Apparently, the Republican Congressional leadership understands the impulse of procrastination.
Bringing the health care reform bill to an actual vote last week (after months of touting their intentions to repeal the ACA) proved, in fact, to be a difficult task. And so until we hear otherwise, we remain with the status quo. Your opinion of this (and mine) matters little — but what it does demonstrate is the power of procrastination, and its pitfalls.
(By the way, apparently the next item on their list to procrastinate about — tax reform. We’ll see if the results are the same.)
So let’s talk about procrastination today, shall we?
Firstly — are YOU procrastinating about your taxes?
If so, you’re not alone. The most recent IRS data we’ve seen as practitioners shows that overall, tax filing is slower than in recent years. Perhaps that’s because of other system delays the IRS instituted this year. But regardless, people are waiting longer this year.
Perhaps that’s you? Or some of your friends?
If so, you might enjoy this:
Timothy Phillips’ Simple Two-Step Trick for Conquering Procrastination
“Those who make the worst use of their time most complain about its shortness.” – Jean de la Bruyere
I write about this kind of thing almost every year, around this time of the year. I do so because this tax deadline brings our own habits and behavior into such sharp relief, that we finally reach the point at which we can be more honest with ourselves.
So, consider this thought experiment:
When your day wraps to a close, are you leaving tired and satisfied? Or just … tired?
You’ve spent the day in nearly constant activity.
And you may have been procrastinating the whole time.
“Huh?” you say, “I can’t have been procrastinating. I’ve been really busy!”
But that’s the point: when we’re busy, we can easily trick ourselves into thinking that all of that activity means we’re not procrastinating. Yeah, we’re busy — but we’re not focused on the things that should really have our attention. If someone were to tap us on the shoulder and say, “that thing you’re doing — is that the best use of your attention right now?”, we would hesitate to agree.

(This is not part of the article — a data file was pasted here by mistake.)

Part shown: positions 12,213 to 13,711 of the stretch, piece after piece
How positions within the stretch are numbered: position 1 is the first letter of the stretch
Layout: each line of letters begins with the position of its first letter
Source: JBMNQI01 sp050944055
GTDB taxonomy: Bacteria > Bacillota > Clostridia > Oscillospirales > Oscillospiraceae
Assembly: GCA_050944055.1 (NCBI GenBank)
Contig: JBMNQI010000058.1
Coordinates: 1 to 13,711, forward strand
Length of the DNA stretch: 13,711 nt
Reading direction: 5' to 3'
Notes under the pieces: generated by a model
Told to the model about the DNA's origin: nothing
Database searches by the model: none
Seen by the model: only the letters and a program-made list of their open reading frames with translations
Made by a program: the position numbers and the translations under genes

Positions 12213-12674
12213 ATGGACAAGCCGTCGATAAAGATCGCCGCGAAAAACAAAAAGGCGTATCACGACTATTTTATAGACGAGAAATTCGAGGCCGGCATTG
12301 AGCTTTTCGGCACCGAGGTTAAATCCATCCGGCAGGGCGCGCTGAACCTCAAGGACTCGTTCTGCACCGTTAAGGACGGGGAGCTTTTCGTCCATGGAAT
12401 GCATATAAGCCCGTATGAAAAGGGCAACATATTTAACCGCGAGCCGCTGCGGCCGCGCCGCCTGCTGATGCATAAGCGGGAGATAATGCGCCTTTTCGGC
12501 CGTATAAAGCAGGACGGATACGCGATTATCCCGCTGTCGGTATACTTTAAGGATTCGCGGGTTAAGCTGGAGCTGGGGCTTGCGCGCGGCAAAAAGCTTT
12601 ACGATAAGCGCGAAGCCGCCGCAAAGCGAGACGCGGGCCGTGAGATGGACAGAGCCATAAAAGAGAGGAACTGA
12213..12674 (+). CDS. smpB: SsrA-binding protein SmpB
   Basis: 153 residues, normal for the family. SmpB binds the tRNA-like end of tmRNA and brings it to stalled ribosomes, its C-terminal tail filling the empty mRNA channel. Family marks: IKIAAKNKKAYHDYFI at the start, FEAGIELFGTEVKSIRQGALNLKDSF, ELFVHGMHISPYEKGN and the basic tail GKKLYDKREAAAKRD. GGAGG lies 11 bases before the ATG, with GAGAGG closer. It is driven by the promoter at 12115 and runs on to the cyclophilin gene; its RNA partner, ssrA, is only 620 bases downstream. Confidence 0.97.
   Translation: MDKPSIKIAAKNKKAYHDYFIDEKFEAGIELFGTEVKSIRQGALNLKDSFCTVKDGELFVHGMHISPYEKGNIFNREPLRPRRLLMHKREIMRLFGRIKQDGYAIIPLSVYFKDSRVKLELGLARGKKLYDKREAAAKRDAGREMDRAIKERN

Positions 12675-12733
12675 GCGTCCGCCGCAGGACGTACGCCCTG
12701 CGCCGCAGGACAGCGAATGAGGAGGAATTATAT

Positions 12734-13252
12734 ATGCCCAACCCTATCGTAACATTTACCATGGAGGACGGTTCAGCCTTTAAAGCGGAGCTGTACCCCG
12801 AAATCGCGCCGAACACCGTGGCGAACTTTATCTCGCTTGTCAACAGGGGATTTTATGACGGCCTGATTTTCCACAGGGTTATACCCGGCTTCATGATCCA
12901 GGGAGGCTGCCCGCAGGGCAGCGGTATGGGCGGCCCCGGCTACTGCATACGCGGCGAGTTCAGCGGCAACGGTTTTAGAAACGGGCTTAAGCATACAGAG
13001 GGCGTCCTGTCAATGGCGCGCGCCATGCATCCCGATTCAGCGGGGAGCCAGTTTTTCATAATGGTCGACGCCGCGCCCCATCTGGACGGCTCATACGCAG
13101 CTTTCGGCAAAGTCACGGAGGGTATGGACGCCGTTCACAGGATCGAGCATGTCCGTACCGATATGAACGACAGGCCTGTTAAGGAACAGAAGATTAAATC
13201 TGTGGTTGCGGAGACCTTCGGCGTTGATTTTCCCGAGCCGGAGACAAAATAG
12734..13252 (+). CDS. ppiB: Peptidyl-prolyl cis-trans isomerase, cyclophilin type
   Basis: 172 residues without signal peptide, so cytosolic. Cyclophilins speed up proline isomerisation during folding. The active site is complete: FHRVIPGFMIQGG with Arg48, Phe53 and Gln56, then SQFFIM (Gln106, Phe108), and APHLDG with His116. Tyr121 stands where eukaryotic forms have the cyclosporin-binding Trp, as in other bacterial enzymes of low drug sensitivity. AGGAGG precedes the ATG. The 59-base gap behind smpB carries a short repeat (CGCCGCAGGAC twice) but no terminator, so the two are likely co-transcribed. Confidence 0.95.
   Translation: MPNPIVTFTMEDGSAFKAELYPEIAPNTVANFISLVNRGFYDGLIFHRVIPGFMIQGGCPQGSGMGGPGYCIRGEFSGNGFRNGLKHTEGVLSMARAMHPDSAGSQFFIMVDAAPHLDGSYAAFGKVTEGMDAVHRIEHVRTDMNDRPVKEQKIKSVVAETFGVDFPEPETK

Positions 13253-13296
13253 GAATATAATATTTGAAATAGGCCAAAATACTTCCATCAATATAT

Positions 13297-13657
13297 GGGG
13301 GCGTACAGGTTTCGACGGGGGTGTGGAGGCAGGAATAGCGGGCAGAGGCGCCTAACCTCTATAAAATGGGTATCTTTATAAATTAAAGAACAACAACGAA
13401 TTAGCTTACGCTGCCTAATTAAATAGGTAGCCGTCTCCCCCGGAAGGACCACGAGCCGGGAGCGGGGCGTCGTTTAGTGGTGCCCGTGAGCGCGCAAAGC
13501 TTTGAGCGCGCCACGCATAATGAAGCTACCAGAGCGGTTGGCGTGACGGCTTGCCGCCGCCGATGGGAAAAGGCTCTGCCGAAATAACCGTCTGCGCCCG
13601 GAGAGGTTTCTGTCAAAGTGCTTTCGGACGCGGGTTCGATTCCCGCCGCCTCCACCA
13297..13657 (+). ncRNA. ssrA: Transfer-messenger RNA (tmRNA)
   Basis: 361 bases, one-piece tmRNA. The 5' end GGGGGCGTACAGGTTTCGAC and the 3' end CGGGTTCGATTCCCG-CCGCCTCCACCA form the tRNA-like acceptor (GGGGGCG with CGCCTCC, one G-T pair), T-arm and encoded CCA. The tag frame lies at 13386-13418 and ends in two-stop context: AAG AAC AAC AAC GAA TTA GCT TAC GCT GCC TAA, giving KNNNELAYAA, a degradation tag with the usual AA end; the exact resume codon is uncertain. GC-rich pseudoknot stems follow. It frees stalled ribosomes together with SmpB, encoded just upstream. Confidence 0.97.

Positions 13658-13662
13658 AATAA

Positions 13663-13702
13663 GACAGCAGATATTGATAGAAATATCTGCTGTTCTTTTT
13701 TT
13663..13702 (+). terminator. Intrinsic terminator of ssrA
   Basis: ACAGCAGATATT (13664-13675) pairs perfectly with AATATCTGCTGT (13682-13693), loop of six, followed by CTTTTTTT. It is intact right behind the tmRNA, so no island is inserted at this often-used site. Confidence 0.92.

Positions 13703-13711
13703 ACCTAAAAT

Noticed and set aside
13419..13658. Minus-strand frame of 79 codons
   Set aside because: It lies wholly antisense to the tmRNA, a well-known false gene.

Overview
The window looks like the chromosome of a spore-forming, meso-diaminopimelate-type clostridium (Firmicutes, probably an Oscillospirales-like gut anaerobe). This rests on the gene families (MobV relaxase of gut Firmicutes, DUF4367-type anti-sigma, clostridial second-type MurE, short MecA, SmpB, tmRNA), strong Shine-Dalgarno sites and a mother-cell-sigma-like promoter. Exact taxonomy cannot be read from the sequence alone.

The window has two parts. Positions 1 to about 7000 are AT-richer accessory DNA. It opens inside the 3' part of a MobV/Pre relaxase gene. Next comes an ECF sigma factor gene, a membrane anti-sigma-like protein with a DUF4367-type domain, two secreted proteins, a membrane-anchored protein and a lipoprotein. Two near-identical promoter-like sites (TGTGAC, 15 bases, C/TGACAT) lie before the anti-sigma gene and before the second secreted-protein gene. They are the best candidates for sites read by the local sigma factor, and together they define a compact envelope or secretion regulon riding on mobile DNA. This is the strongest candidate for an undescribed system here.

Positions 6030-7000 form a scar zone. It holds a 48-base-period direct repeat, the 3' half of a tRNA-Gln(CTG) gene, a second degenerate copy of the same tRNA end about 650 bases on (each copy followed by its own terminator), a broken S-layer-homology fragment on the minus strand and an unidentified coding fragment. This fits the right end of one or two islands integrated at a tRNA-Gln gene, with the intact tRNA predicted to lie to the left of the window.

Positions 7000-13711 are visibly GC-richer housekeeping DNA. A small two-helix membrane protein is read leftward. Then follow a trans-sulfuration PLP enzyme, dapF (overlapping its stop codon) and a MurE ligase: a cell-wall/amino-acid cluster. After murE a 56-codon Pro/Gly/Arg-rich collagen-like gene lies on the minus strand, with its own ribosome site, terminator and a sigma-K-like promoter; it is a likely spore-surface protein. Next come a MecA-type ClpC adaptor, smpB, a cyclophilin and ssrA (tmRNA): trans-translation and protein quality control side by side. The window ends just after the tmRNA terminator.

We’re busy procrastinating.
The explosion of digital channels and the world in our pocket makes it very easy to integrate busy-ness and procrastination. There are a lot of “channels that lead to you.” Email, sure. But also Facebook, Instagram, and Twitter and texting and LinkedIn and … etc., etc.
The inputs from these channels come at us thick and fast. That makes it tempting to let the real-time arrivals drive us. Procrastination is always only a click away.
But ask yourself: what are the odds that email at the top of your inbox is the best thing to focus on next? Or that text message that just dinged for your attention? If it’s not, and you choose to deal with it next anyway, then you’re being driven by the “latest and loudest,” and are letting your channels dictate your priorities.
So, if you’re struggling with procrastination, then what should you do? To get it under control, we need to make getting moving on the right things as attractive as possible.
Procrastination usually boils down to:
1) Not Thinking, or
2) Not Doing.
Here’s how to beat each…
1) Not Thinking.
I’m avoiding thinking about things I know I should think about.
There can be all kinds of reasons we don’t want to think about a given item, or issue. Whatever the reason, it is usually because of the size or complexity of the issue.
So, boil it down to its contingent parts, and address the smaller issues within the larger whole. Ask yourself: What’s the exact, smallest action that can be taken to move this forward? And, What do I want to see happen from that action? You can always address those questions.
Which leads to…
2) Not Doing.
I’m avoiding doing things I know I should be doing.
Again, break it down into something smaller. Take the tiny action, do it again … and you’ll find yourself suddenly settled into taking the larger action you had been putting off in the first place.
Here’s one small action…
Consider us “The Ultimate Procrastination Solution”.
Allow us to take the pain away from that big pile of forms and obligations … and allow yourself to move into sustained action on those bigger things.
Timothy A. Phillips, CPA, PC